Investing Advice for the Small-Business Owner
Source: The New York Times
To succeed at running a business takes confidence. You make decisions in a hurry, often with imperfect information. That’s life in the real world.
But the skills that serve so well in nurturing a family business or start-up may not serve when it comes to investing the money you take off the table, where you’re up against other people who spend all day, every day, thinking about stocks and bonds. A friend of mine is a genius at turning $2 million houses into $4 million houses, but he let his banker put his profits into auction-rate securities just before that market froze. Now he can’t get his cash to capitalize on today’s great housing deals.
Another friend runs a successful equipment rental chain. He used a margin account to raise cash for some personal expenses, preferring to borrow at low rates and keep his investments in place. But when stocks dived last winter he had to bolt from a lunch to meet a margin call — not a welcome distraction when he was working around the clock to save his business.
Sure, some small-business people are great investors. But be honest: if you devote 60, 80 or 100 hours a week to your business, do you really have time to read 100 prospectuses to find 10 good stocks? Many financial experts say that despite their business acumen, business owners tend to be fish out of water as investors, quick to fall prey to overconfidence and a sweet line from a self-serving adviser (or a brother-in-law).
If any of this rings true, this guide and a regular blog feature called The Owner’s Money are for you. Their underlying principle: You take plenty of risk in your business; as an investor, you should keep it simple, spread your eggs among many baskets, keep fees and taxes low and tilt the odds in your favor with indexed mutual funds and exchange traded funds.
At the same time, I understand the entrepreneurial mentality. Entrepreneurs tend to be thrill-seekers. They like to test themselves. They like to take chances. For those who want to devote some play money to more aggressive ideas … well, I’ll talk about that, too. That will be fun.
But the smart investor will commit only a sliver of assets to that kind of gamble, certainly no more than 10 percent. For the rest of your money, you should construct a supersimple portfolio, one that requires little maintenance. You could do far worse than to simply split your funds among the following (I explain how to allocate below):
For stocks, the Vanguard Total Stock Market Index Fund (VTSMX). It is an index fund designed to mirror the performance of the entire United States stock market.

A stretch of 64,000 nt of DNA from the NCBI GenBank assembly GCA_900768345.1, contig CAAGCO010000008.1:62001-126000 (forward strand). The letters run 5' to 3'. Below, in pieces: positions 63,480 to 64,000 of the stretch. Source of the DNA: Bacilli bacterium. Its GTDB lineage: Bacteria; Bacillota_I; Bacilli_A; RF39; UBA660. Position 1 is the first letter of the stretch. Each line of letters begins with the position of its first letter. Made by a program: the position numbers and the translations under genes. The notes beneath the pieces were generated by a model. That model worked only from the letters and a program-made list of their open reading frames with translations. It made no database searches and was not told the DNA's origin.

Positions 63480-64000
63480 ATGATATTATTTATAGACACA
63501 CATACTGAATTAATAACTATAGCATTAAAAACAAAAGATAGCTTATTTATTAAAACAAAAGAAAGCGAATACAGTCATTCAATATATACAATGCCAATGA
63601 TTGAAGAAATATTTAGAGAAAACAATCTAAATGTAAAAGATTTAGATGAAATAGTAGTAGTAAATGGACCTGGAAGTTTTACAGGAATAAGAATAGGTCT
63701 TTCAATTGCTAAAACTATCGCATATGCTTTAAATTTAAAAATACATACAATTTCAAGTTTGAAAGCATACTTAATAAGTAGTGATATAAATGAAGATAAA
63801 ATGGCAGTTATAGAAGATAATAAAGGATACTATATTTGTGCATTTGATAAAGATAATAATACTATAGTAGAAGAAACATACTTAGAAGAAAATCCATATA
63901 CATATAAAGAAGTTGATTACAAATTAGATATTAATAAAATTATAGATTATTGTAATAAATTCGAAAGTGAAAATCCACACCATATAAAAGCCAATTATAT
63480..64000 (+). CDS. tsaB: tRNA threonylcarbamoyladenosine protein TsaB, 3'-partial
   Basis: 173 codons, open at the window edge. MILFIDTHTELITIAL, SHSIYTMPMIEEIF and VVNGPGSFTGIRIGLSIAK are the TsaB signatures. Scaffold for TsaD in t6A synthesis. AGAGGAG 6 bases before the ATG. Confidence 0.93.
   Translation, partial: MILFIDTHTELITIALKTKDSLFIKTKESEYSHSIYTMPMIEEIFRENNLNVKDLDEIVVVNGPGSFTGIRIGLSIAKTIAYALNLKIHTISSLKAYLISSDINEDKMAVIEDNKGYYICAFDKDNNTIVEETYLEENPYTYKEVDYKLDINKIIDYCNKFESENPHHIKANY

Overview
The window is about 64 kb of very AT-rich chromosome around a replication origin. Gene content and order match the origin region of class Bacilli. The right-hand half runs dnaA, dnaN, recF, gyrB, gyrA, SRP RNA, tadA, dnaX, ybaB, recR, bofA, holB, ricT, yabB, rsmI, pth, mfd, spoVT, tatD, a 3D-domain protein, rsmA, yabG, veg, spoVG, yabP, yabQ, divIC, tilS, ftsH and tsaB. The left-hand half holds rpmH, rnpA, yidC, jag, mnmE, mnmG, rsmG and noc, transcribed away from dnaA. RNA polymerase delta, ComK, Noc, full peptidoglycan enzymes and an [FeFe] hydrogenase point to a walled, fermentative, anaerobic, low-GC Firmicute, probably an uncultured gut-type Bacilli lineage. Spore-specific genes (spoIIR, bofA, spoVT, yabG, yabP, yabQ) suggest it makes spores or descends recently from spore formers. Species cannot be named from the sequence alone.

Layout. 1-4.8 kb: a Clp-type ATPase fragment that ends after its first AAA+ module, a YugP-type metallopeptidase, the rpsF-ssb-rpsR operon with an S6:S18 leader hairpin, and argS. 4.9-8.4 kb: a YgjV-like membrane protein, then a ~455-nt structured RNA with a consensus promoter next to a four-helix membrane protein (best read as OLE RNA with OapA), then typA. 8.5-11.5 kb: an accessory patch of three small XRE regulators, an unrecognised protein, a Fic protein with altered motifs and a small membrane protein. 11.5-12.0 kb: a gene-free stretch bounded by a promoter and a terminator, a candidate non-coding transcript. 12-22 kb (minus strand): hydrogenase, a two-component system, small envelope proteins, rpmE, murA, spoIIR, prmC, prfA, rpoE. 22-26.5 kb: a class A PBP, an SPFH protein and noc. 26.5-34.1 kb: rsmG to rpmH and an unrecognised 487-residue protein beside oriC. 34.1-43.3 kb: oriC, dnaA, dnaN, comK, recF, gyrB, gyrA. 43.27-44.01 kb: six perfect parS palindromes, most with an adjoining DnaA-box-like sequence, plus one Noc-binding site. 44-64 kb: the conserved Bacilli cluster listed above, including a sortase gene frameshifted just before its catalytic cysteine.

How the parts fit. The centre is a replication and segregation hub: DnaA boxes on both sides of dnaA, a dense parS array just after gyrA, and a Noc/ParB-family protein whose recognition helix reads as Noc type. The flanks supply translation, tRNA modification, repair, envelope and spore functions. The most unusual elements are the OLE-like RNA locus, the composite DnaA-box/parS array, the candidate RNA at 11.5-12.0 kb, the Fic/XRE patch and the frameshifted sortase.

For bonds, the Vanguard Total Bond Market Index Fund (VBMFX). This, too, is an indexer, designed to track the entire market of investment-grade bonds in the United States.
For cash, the Vanguard GNMA Fund (VFIIX). This fund invests in mortgage-backed securities guaranteed by the federal government. It is relatively safe and has been yielding upward of 4 percent.
Other fund companies, like Fidelity and Charles Schwab, offer similar funds that are perfectly good. I’ve suggested Vanguard because it specializes in index funds and because, while most fund firms are for-profit operations run for the benefit of shareholders, Vanguard is owned by the people who invest in its products. Vanguard keeps expenses to the bare minimum.
In most years, index funds, intended to mirror the market’s performance, tend to do better than actively managed funds that constantly scramble for the next hot holding. The average active manager cannot beat the market, and trying to do so, he racks up costs that chew away at returns.
The model portfolio above is aimed at conforming to what I consider nine proven principles for keeping an investment strategy simple while enhancing prospects for solid returns over the long term. These principles are meant as a starting point rather than a final plan. Use them to guide your do-it-yourself investing, or to put the burden of proof on any adviser who suggests something more complex. Your first question should be: “Why would that be better than the simple strategy I’m already following?”
The keep-it-simple approach can help you sleep at night, free of the second-guessing and doubt that plague aggressive traders seduced by the latest fads.
ALLOCATE PROPERLY. Study after study concludes that the single most important factor in investing success is asset allocation — the mix of stocks, bonds and cash in a portfolio. Over the long term, stocks have earned in the neighborhood of 10 percent a year, enough to double your money every seven years. But stocks — as we’ve been reminded recently — are too risky for money you will need in the next five to 10 years. The bulk of that money should go into bonds, which are less volatile, though also less profitable, averaging returns of around 5 percent a year. Cash, like bank savings and money-market funds, is very safe but generally earns nothing once inflation has done its damage. A common rule of thumb says one should keep enough cash for 6 to 12 months of expenses. Of the remaining holdings, the bond portion should equal one’s age, i.e. 50 percent for a 50-year-old. The rest of your portfolio should be in stocks.